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The people who immediately grok the title of “The Sparks Brothers” are precisely the audience for this adoring portrait of Ron and Russell Mael, the siblings who formed the titular band Sparks in the 1970s. Long a cult favorite among musicians, rock snobs and dance club denizens completely oblivious to where those addictive hooks came from, Sparks is finally receiving its cinematic due this year — not just with this obsessively comprehensive documentary but with Leos Carax’s upcoming film musical “Annette,” which the Maels wrote and composed.

The big-screen arrivals are sweet justice for Ron and Russell, who grew up in Southern California and have a long-standing love of cinema. Songs that they wrote for an early Sparks iteration, Halfnelson, reflected their singular combination of worship and wry skepticism when it came to famous auteurs; later, they endured the heartbreaking disintegration of film projects with the likes of Jacques Tati and Tim Burton.

All of this is covered with breakneck speed by director Edgar Wright, best known for such ratatat satires as “Shaun of the Dead” and “Baby Driver.” Wright brings his familiar scattershot style to an essentially conventional biopic, his bricolage approach entailing generous dollops of home movies, family photos, archival footage, cheeky animations and talking-head interviews.

Those interviews — given black-and-white gravitas amid an otherwise riotously colorful trip through various pop eras — include the Maels themselves, as well as such superfans as Patton Oswalt, Mike Myers, Jason Schwartzman and The Washington Post’s own David Weigel, as well as musical acolytes like Beck, Thurston Moore, “Weird Al” Yankovic and Jack Antonoff. What emerges is a bracing portrait of two musicians who were always ahead of their time, their creative prescience often at odds with commercial success. Although they enjoyed their share of hits and fame in Europe, they never quite caught on in America, where their arch literary references and mercurial changes from art pop to glam rock to electronica and beyond flew straight over the heads of audiences (not to mention corporate gatekeepers).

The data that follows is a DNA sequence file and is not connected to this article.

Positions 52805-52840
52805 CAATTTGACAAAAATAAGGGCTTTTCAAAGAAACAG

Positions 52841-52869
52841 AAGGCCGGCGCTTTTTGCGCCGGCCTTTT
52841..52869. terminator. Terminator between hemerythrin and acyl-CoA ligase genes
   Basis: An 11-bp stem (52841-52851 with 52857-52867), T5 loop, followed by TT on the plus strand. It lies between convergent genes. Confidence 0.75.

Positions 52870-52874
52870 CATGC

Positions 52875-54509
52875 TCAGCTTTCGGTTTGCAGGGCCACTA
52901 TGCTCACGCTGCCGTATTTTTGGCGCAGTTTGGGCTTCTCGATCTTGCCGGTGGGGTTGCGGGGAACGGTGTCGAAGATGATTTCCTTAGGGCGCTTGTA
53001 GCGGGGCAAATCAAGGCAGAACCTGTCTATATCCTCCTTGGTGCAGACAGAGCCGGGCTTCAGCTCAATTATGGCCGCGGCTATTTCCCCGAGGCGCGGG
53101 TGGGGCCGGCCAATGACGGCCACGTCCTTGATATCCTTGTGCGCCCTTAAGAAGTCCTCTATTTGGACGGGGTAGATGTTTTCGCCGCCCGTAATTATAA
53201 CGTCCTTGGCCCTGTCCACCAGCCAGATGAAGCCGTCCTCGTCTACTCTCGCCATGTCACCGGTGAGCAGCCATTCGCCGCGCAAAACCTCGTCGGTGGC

As “The Sparks Brothers” vibrantly demonstrates, the Maels never let the ups and downs deter them from making art. Even more than an extravagant dive into pop arcana, this film is valuable as a moving testament to perseverance, uncompromising principles and incorruptible character. There are passages when their fans are remembering or extolling particular chapters of Sparks’ career when the viewer wishes Wright had asked the Maels what it was like for them — especially the heady days of overnight fame in the United Kingdom and what some observers describe as Ron’s insecurities about his brother’s sex appeal. (Why not ask him?) We learn next to nothing about their emotional evolution as individuals or brothers. Instead, Wright dutifully chronicles a stunningly long career that has enjoyed a recent resurgence with well-received new albums and a collaboration with Franz Ferdinand.

The focus on output means that, at almost 2½ hours, “The Sparks Brothers” occasionally feels like an overlong, hyperkinetic catalogue raisonne; it would have benefited from a few darlings being whacked. But the overindulgence will be easily forgiven, for die-hard fans and newcomers alike. Beyond the music itself, “The Sparks Brothers” offers viewers a bracing example of musical curiosity and extraordinary resilience — not to mention the singular pleasure of working at your craft long enough to be accused of ripping off the acts who have been stealing from you for 50 years. The Maels live. And living Mael is the best revenge.

R.  At area theaters. Contains strong language. 141 minutes.